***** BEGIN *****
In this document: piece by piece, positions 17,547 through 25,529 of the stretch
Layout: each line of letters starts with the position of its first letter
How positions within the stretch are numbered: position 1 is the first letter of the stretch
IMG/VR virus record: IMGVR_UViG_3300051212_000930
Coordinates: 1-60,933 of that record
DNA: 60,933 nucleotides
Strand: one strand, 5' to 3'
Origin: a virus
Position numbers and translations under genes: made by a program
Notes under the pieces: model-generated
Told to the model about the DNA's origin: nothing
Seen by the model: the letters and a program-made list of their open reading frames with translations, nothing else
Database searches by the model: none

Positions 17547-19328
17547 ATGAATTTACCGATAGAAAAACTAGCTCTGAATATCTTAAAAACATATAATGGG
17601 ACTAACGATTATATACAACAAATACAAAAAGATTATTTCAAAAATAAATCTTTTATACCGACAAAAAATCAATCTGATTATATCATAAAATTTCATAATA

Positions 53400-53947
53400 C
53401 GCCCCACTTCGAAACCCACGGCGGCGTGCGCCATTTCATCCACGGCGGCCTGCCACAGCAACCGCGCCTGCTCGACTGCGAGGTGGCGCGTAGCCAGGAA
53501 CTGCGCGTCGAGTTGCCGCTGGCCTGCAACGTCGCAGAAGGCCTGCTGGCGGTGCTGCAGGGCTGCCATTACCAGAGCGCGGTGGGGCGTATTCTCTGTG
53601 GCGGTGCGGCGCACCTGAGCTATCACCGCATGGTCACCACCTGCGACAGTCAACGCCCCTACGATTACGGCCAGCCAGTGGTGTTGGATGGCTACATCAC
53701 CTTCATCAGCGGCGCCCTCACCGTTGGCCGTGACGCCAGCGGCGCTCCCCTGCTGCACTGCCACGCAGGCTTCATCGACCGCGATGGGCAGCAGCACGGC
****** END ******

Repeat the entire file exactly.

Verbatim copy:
In this document: piece by piece, positions 17,547 through 25,529 of the stretch
Layout: each line of letters starts with the position of its first letter
How positions within the stretch are numbered: position 1 is the first letter of the stretch
IMG/VR virus record: IMGVR_UViG_3300051212_000930
Coordinates: 1-60,933 of that record
DNA: 60,933 nucleotides
Strand: one strand, 5' to 3'
Origin: a virus
Position numbers and translations under genes: made by a program
Notes under the pieces: model-generated
Told to the model about the DNA's origin: nothing
Seen by the model: the letters and a program-made list of their open reading frames with translations, nothing else
Database searches by the model: none

Positions 17547-19328
17547 ATGAATTTACCGATAGAAAAACTAGCTCTGAATATCTTAAAAACATATAATGGG
17601 ACTAACGATTATATACAACAAATACAAAAAGATTATTTCAAAAATAAATCTTTTATACCGACAAAAAATCAATCTGATTATATCATAAAATTTCATAATA

Positions 53400-53947
53400 C
53401 GCCCCACTTCGAAACCCACGGCGGCGTGCGCCATTTCATCCACGGCGGCCTGCCACAGCAACCGCGCCTGCTCGACTGCGAGGTGGCGCGTAGCCAGGAA
53501 CTGCGCGTCGAGTTGCCGCTGGCCTGCAACGTCGCAGAAGGCCTGCTGGCGGTGCTGCAGGGCTGCCATTACCAGAGCGCGGTGGGGCGTATTCTCTGTG
53601 GCGGTGCGGCGCACCTGAGCTATCACCGCATGGTCACCACCTGCGACAGTCAACGCCCCTACGATTACGGCCAGCCAGTGGTGTTGGATGGCTACATCAC
53701 CTTCATCAGCGGCGCCCTCACCGTTGGCCGTGACGCCAGCGGCGCTCCCCTGCTGCACTGCCACGCAGGCTTCATCGACCGCGATGGGCAGCAGCACGGC